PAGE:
- Sean Monahan was the most influential forward on the mostly dismal offence, with 19 corsi events for. While Johnny Gaudreau and Jiri Hudler were among the Flames better forwards as well, Monahan was the real driver of the line, and all the while getting the most ice time and starting slightly more often in the defensive zone.
- Curtis Glencross, he who we should soon be saying farewell too, was next on the list in trying to get something going for his team. Stupid penalty aside, Glencross didn't hurt the Flames and was definitely trying; however, he did have the advantage of very high zone starts to help him out. Maybe, with the impending trade deadline, that was by design?
- Josh Jooris was on the ice less, so he had fewer corsi events by which to judge him. He also had the best zone starts on the team, so he was very much sheltered to give him such an advantage possession-wise. Joe Colborne, meanwhile, struggled compared to his linemates, unable to generate much while giving up just as much.
- David Jones, Lance Bouma, and Mikael Backlund, as the Flames' shutdown line, were completely buried, all the while playing against the Rangers' very best. While they were able to get about as much offence going for them as Glencross' line did, they gave up so much more because the degree of difficulty they faced was much, much higher.
- And finally, the rookie line. Michael Ferland, Markus Granlund, and Poirier didn't get to see much ice at all (Poirier saw the most out of the three, resulting in his worse possession stats: his additional ice time resulted in the Flames giving up more corsi events against compared to his linemates).
- This is what I find especially interesting to note. Bob Hartley had a line full of rookies, with a combined 44 games of NHL experience between them - and a debut! - and he didn't give them the most sheltered minutes. They were given an even mixture of offensive and defensive zone starts, and faced off against semi-difficult competition.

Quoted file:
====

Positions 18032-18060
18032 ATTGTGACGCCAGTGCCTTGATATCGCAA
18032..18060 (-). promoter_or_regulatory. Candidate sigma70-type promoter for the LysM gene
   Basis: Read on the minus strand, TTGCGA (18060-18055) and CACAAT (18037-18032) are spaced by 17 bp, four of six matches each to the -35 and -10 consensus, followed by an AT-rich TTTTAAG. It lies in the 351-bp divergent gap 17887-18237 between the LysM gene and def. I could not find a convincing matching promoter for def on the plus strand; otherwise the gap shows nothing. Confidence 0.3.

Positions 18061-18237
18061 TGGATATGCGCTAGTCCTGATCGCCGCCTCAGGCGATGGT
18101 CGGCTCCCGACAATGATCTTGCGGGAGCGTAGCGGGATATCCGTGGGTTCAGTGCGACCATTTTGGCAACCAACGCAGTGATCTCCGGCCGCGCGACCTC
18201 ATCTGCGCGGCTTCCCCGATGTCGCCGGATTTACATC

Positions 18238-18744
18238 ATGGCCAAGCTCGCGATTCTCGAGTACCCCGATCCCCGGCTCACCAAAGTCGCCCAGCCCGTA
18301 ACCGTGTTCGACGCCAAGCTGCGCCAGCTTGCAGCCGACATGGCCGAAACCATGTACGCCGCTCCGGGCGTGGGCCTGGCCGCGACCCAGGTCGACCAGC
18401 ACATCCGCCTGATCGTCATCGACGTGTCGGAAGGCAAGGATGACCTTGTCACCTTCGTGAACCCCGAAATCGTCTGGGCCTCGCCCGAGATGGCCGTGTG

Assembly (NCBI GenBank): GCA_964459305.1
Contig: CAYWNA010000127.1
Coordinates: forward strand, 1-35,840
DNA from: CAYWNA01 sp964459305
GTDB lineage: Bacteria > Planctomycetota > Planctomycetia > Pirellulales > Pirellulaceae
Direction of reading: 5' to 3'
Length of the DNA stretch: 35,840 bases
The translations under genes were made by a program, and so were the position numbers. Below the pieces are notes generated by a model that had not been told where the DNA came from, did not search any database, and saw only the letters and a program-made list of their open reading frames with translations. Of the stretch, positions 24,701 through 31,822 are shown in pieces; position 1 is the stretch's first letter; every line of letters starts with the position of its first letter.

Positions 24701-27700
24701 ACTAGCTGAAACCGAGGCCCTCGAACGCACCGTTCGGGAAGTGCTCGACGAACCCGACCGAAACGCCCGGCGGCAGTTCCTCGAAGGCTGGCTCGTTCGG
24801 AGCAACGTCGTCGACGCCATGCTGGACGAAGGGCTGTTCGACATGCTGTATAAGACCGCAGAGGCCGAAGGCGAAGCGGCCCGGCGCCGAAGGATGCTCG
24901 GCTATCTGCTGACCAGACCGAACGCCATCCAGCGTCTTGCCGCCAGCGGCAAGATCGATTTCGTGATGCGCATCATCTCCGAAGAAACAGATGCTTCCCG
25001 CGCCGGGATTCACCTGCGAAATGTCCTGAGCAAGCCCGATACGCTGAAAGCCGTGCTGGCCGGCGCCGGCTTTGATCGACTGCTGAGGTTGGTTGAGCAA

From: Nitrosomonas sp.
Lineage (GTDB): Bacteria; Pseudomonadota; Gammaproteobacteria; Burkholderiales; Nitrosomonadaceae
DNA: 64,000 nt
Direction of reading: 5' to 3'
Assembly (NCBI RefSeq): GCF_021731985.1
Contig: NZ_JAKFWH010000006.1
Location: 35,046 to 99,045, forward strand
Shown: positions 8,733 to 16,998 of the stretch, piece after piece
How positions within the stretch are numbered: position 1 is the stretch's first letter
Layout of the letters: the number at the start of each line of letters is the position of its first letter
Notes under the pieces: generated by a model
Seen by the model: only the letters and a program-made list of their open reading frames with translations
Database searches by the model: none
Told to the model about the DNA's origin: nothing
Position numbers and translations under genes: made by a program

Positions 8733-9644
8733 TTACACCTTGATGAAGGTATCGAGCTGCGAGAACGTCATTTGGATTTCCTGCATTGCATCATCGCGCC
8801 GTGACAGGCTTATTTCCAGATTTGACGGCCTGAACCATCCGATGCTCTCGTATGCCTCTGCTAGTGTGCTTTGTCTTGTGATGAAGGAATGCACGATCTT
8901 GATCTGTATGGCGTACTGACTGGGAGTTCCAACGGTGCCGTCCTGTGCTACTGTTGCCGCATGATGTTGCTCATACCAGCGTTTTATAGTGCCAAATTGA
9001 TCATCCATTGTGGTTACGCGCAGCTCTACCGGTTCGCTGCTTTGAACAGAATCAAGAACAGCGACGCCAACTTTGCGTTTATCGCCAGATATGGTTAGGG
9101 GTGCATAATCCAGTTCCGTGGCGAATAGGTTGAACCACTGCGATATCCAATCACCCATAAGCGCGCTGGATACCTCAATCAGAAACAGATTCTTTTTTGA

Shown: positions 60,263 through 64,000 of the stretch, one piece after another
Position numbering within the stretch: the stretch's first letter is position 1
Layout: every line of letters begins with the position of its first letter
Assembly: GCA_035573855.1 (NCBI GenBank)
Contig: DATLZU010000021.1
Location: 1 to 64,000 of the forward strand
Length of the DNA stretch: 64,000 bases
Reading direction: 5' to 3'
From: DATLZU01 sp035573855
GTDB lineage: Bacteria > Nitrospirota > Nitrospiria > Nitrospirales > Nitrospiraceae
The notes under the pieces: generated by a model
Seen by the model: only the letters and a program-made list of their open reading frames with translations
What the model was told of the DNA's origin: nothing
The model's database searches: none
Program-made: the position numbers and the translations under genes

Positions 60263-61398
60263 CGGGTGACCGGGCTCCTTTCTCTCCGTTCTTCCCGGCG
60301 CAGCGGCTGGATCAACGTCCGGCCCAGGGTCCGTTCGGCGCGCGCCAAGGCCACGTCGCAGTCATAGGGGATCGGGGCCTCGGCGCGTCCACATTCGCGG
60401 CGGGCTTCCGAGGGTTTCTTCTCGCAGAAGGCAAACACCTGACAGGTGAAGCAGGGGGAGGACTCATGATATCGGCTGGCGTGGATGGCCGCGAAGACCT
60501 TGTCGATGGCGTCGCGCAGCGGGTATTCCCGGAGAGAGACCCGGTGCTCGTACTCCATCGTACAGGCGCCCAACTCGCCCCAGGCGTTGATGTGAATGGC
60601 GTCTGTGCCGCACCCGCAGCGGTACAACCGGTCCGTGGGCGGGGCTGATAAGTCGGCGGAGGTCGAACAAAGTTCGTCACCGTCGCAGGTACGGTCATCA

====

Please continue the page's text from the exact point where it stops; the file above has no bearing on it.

- It was Glencross' line that got not only the easiest zone starts, but the easiest competition. Curtis Glencross, trade bait, received easier minutes than Emile Poirier in his first ever NHL game.
Player Spotlight - TJ Brodie
The rookies didn't play much last night at all, so it's probably not worth breaking down their numbers individually. So I'm going to go with the skater who stood out the most to me, and that guy is TJ Brodie. At several times, he seemed to be the only guy trying to create something for the team, and he was out there in the dying minutes for a reason (while Giordano was inexplicably replaced by Wideman? Wideman?? What a bizarre decision. Anyway). Brodie played the biggest minutes for a reason. At even strength:
- Surprise! The Flames' top players worked best together. Brodie with Giordano was able to keep the Flames well above water, and pairing the two with the top line - and Monahan in particular - gave the Flames their best offensive performers, low offensive zone starts be damned.
- He also worked rather well with the shutdown line. When Backlund's line spent time with Brodie, they were more often in the offensive zone, which definitely helped; that said, playing with the non-Brodano defencemen played a part in them being absolutely crushed overall.
- Similar ice times and circumstances with Glencross, Colborne, and Jooris, but in the extra 90 seconds-ish Glencross had with Brodie, he doubled his linemates' offensive output.
If you weren't sure if Glencross was going to be traded, then this game has to cement it. He was one of the most productive forwards for the Flames, including grossly outshowing his linemates when with the Flames' best players. Add in his comically sheltered circumstances, especially when compared to a kid's first NHL game, and man, they're desperate to make him look good for the bidders for his services. Too bad he couldn't get a goal to go with it.